CHRISTINE L. MENDOZA
Born & Raised: Brooklyn
First EVC Project: Milleniphobia (Doc Workshop, Fall 1999)
Current Occupation: Executive Director, Urbanworld Film Festival
Education: BA, Media Studies, Hunter College; MA, Comparative Ethnic College, Queens University Belfast
Tough on Crime, Tough on our Kind, 2001
Christine was an enthusiastic and eager teenager growing up in New York City. Without the proper guidance she needed to thrive, she ran away from home and dropped out of high school. Ending up in a group home at the age of 16, Christine received a conditional release to live with her mother with the stipulation she attend City-As-High School. There she pursued her internship-based education, rekindled her love of learning, and found her way to EVC.
In 1999, she took an internship at EVC’s Youth Documentary Workshop (YDW) and became hooked on filmmaking. She was never late and never missed a day. She returned the next year for EVC’s then advanced program, YO-TV. By receiving high school credits through EVC, she became the first in her family to graduate from high school. Equally as important, Christine attributes to EVC developing the necessary critical thinking skills and confidence to successfully pursue post-secondary education.
In 2005, she graduated magna cum laude with a BA in Media Studies from Hunter College. In 2008, she earned her masters from the Comparative Ethnic Conflict program at Queens University in Belfast, Northern Ireland.
Christine’s story illuminates not only the ways in which EVC empowers young people, but also how EVC alumni leverage the leadership skills they gain from EVC to pay forward and empower other young people. Christine found through EVC not only her passion for film production but also her belief in the significance of education for young people. After graduating from EVC youth programs, Christine returned to EVC as an instructor to give back and inspire the young people coming up behind her. As an educator with EVC, Christine taught YDW, as well as international filmmaking workshops with Finnish youth; Protestant and Catholic youth in Belfast, Northern Ireland; and South African youth in Soweto. In the fall of 2010, Christine became EVC’s co-director of Youth Documentary Workshop and educational program manager.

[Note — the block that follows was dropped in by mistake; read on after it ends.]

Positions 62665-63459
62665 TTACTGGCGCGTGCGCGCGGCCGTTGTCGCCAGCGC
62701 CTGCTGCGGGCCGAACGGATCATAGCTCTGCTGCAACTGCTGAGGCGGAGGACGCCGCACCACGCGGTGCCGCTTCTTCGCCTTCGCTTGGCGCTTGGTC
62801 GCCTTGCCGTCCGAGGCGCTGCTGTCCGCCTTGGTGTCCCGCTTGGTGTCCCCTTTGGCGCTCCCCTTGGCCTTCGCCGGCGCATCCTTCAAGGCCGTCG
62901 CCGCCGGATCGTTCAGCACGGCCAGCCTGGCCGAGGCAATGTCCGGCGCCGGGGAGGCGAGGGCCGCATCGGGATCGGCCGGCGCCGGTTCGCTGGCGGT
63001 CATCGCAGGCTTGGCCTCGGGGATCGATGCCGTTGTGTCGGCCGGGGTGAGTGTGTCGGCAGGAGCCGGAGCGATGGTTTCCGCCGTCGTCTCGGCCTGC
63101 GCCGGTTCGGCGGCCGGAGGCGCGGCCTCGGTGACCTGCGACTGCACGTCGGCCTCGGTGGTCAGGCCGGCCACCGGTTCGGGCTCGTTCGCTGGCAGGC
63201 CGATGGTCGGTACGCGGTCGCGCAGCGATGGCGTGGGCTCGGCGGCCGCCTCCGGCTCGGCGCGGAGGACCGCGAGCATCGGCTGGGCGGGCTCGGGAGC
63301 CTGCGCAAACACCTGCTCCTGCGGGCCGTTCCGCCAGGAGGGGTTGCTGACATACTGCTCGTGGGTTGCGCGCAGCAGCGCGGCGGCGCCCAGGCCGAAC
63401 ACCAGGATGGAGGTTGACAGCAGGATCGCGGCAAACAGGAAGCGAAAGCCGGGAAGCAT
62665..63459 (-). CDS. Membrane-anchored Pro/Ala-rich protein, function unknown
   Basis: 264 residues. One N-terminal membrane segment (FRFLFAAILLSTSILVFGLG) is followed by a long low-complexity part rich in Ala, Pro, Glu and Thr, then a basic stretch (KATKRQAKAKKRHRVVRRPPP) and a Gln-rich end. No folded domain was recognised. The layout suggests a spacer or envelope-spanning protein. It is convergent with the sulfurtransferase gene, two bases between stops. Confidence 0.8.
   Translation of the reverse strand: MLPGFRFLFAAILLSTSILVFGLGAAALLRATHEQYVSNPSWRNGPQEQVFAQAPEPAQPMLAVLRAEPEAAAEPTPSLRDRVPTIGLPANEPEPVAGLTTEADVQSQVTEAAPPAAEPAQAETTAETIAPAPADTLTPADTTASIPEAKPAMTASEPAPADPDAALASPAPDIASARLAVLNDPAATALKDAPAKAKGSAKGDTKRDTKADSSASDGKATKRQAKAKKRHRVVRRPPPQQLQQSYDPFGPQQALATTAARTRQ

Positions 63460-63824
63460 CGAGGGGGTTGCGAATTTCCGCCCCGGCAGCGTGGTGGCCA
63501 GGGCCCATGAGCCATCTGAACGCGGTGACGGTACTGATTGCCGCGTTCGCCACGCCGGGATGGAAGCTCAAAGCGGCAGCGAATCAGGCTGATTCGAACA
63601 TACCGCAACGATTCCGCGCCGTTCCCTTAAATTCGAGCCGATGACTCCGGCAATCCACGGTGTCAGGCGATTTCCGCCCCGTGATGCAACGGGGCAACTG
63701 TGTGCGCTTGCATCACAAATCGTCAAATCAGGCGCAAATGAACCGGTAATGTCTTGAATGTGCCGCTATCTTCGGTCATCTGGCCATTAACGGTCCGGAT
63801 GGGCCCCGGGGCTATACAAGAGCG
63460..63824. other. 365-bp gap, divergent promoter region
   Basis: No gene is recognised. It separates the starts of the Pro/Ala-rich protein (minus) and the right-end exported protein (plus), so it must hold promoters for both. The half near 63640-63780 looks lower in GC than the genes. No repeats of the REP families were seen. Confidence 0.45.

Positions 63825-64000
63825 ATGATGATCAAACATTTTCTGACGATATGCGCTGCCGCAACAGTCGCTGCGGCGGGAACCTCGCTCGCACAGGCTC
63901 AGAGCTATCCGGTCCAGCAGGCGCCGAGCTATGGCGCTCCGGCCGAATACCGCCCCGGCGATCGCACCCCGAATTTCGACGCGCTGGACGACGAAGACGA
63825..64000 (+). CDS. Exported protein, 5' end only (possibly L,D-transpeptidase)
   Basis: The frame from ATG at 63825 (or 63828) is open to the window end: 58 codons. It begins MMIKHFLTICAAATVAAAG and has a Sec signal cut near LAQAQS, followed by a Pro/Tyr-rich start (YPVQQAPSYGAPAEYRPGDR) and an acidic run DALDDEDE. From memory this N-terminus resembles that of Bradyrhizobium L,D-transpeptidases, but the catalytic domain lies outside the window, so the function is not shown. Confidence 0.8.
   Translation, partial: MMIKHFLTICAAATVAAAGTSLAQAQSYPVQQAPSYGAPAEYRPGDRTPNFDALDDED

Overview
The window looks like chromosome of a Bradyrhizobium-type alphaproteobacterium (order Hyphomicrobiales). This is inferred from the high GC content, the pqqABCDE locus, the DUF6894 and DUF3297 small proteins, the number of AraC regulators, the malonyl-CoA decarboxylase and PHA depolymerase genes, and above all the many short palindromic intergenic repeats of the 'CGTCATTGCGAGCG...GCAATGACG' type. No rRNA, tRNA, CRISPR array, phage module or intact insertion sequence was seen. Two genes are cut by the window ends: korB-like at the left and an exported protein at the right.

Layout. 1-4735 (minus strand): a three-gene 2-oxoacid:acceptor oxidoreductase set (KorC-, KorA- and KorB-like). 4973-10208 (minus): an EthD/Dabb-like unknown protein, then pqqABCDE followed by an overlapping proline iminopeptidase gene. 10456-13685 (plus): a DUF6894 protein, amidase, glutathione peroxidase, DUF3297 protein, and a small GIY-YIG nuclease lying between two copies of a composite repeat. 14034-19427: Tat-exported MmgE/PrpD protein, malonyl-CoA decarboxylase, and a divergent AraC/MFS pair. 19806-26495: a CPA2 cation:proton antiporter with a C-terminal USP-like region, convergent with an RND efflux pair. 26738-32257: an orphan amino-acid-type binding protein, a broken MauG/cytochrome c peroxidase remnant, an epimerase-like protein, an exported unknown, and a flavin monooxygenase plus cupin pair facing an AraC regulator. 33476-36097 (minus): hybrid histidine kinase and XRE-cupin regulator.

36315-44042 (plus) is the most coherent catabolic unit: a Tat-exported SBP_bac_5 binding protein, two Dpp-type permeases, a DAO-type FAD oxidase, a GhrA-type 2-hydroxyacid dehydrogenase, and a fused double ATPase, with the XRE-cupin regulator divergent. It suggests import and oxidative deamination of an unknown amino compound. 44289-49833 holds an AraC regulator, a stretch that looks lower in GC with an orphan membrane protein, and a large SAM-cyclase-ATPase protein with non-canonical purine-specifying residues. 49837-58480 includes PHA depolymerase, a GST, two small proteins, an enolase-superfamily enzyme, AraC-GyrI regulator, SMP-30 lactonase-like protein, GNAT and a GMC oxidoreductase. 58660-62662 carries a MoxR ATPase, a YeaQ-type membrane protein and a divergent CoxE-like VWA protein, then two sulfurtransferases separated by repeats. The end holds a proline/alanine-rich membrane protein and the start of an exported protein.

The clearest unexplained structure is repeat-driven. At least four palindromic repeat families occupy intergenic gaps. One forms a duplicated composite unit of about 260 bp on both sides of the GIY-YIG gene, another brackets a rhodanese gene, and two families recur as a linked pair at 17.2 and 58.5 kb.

Christine transitioned to Film at Lincoln Center in 2015, where she eventually was elevated to direction of education. She was director of development and programs with the Coalition of Immigrant Freedom from 2020-21, before taking her current position as executive director of Urbanworld Film Festival. She is also on board of directors for UNESCO’s International Center for children and Young People. And she continues to be actively involved with EVC, including an inspiring board membership from 2019-21.
Favorite EVC Project:
“Tough on Crime, Tough on Our Kind” (YO-TV 2000-01) because I was exposed to a part of American society that many people do not have the opportunity to explore and learn about. My views on the juvenile justice system changed dramatically from when I started the project to when I completed it. I began as an unsympathetic person who did not care about societal injustices, and through my research and interviews, my views changed. I became angry at what was going on and realized that incarceration is punishing young people, when the original intention was to rehabilitate them. Also, it was my favorite because of the friendships I created, which I still have today. The experience was also instrumental in shaping how I lead as an educator and, currently, as executive director of Urbanworld, whose mission is to redefine and advance the presence and impact of the multicultural community in cinema and cross-platform media."
Proudest Youth Media Moment:
“My dad passed away in 2020. And one of my most beautiful memories I have of my father was when he came to my documentary workshop screening. I was 17 and my father was sitting in the audience in the front row. He was never a part of my life and never supported me in anything I did. He always thought I was and would be a failure. BUT he sat through it and watched me present my work and he even asked a question, I had a lump in my throat and answered proudly. That was an emotional moment that I will never forget.“